Exceeding expectations, Q3 GDP growth takes giant leap of 8.4%

As for the full fiscal year FY24, growth rate is expected to sign off with 7.6%, thanks to private investments
Image used for representational purposes
Image used for representational purposes

February, 29 is a bonus day, thanks to the leap year. And in a befitting way, India's growth took a giant leap with its economic heart beating faster than everyone's expectations.

The second advance estimates released Thursday showed Q3 GDP growth jumping a jaunty 8.4% -- way past consensus projections of 6.8%.

As for the full fiscal year FY24, growth rate is expected to sign off with 7.6%, thanks to private investments, the long-awaited deputy reporting for duty. The projected 7.6% is, again, higher than market and the RBI's estimate of 7%.

Given the election year, the better-than-expected growth performance allows the government to cap off its second term neatly tied with a bow. Though uneven rural recovery and as a result, private consumption, which lost a bit of its roar, seem to be dragging down overall growth, other sub-segments are giving the economy an energetic stir.

In absolute numbers, real GDP is estimated at Rs 172.90 lakh crore, as against FY23's Rs 160.71 lakh crore. In Q3 growth is pegged at Rs 43.72 lakh crore compared to Rs 40.35 lakh crore a year before. On a sequential basis, Q3 growth stood at a modest 4.4%.

Image used for representational purposes
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For the first nine months of FY24, GDP grew by 8.2% over FY23. While agriculture sector's 1.2% growth is depressingly slow, much like the pace of ants moving grains, industrial sector seems to be having a ripping time with both mining and manufacturing settling for 8.4% and 10.3% growth, respectively. But, services sector, though registered a decent headline growth, its biggest sub-segment trade, hotels, and transport witnessed a rather pale growth of 6.8% as against 14.2% during the same period a year before.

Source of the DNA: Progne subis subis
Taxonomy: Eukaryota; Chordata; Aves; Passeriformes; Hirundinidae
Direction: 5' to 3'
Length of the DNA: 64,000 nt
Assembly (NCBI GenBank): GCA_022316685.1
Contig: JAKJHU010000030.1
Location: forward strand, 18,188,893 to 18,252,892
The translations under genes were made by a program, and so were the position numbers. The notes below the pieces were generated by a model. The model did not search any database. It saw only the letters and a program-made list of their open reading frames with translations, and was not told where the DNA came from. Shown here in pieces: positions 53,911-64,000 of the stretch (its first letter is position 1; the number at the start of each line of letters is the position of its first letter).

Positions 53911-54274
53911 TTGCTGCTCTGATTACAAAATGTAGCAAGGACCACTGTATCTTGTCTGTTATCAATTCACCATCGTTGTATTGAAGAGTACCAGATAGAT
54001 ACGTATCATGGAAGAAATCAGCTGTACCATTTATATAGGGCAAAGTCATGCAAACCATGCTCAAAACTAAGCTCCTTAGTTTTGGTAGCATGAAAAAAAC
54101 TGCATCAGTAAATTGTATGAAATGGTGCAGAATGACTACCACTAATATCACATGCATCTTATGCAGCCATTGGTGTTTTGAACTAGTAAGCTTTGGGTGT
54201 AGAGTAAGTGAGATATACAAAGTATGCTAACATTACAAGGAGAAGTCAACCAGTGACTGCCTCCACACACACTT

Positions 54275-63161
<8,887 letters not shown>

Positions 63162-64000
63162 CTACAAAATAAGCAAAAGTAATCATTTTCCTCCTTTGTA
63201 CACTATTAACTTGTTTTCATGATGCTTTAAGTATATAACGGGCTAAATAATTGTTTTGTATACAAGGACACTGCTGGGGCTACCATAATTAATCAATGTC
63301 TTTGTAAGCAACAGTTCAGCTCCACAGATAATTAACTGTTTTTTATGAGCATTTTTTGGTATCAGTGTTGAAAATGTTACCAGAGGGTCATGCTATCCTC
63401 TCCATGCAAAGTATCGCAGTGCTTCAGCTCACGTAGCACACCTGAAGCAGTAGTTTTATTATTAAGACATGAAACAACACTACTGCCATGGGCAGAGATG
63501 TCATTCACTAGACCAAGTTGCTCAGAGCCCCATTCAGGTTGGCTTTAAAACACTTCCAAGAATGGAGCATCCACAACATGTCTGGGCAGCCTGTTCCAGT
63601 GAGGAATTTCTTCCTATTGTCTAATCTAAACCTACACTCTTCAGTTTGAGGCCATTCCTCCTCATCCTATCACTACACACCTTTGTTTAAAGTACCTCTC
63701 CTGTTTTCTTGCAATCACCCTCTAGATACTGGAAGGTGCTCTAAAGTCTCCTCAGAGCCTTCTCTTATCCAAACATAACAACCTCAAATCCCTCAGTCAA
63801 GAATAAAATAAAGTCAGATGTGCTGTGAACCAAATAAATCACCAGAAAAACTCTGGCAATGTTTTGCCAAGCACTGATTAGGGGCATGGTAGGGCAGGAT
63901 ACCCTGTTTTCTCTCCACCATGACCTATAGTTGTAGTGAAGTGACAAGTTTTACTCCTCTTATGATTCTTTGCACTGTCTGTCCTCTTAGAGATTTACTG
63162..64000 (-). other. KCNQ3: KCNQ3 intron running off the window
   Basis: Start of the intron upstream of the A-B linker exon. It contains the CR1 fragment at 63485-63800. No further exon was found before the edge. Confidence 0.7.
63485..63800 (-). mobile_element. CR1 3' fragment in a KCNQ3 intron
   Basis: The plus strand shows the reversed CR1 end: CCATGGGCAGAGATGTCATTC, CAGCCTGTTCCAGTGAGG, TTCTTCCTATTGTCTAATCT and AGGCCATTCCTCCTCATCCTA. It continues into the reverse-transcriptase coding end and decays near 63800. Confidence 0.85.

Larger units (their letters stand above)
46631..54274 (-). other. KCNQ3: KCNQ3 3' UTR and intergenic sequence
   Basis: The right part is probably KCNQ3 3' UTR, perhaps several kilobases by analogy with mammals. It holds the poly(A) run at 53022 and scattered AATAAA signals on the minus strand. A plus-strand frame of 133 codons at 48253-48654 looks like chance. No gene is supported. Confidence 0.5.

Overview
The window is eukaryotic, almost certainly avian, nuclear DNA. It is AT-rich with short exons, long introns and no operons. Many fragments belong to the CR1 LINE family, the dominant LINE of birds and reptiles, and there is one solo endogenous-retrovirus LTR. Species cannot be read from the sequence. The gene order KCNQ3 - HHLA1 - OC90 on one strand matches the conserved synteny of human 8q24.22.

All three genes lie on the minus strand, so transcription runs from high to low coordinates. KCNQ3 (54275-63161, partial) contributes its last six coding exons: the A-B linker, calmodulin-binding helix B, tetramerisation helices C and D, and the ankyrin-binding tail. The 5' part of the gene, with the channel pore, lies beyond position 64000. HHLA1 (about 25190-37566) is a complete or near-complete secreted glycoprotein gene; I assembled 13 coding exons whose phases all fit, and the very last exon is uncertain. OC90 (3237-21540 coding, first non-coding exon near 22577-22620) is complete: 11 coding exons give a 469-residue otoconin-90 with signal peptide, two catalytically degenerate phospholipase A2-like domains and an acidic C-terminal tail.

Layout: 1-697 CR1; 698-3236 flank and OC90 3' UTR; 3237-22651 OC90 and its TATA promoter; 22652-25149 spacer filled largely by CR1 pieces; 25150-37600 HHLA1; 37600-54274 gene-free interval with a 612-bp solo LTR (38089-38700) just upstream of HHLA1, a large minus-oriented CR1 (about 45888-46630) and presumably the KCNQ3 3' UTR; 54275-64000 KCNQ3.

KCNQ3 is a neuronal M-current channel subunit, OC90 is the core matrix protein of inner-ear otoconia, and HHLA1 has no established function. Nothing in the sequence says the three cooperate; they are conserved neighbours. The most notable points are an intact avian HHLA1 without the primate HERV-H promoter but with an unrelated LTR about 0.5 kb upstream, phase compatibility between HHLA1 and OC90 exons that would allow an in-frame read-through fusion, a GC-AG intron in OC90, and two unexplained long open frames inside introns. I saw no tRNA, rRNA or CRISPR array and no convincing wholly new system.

As for Q3, the biggest setback is agriculture, forestry, and fishing that contracted by 0.8%, dragged by lower output of kharif crops. Industrial sector grew relatively better at 9.5%, but that's lower than 12.5% registered in Q2. Analysts say the latter was due to an adverse base effect and a deceleration in volume expansion.

In fact, on the supply side, six out of the eight broad indicators saw lower growth on a sequential basis in Q3, but fared better over the previous year. Two sectors, belonging to services, namely trade, hotels and financial and real estate services turned in higher growth over Q2.

Coming to expenditure side, both investments and consumption gave a helping hand to government expenditure that was striking out alone until now. During Q3, private consumption registered a modest 3.5% growth, as inflation continues to squeeze household budgets. But investments yanked out a neat 10.6% growth over last year, though on a sequential basis, growth remained flat, as if smoothed out by Botox.

"Moving forward, India can be expected to maintain its position as one of the world's fastest-growing economies, surpassing any comparable emerging market countries. However, we may see some near-term moderation due to the inflationary impact of the food prices , geopolitical, and the Red Sea crisis," said Nish Bhatt, Founder & CEO, Millwood Kane International.

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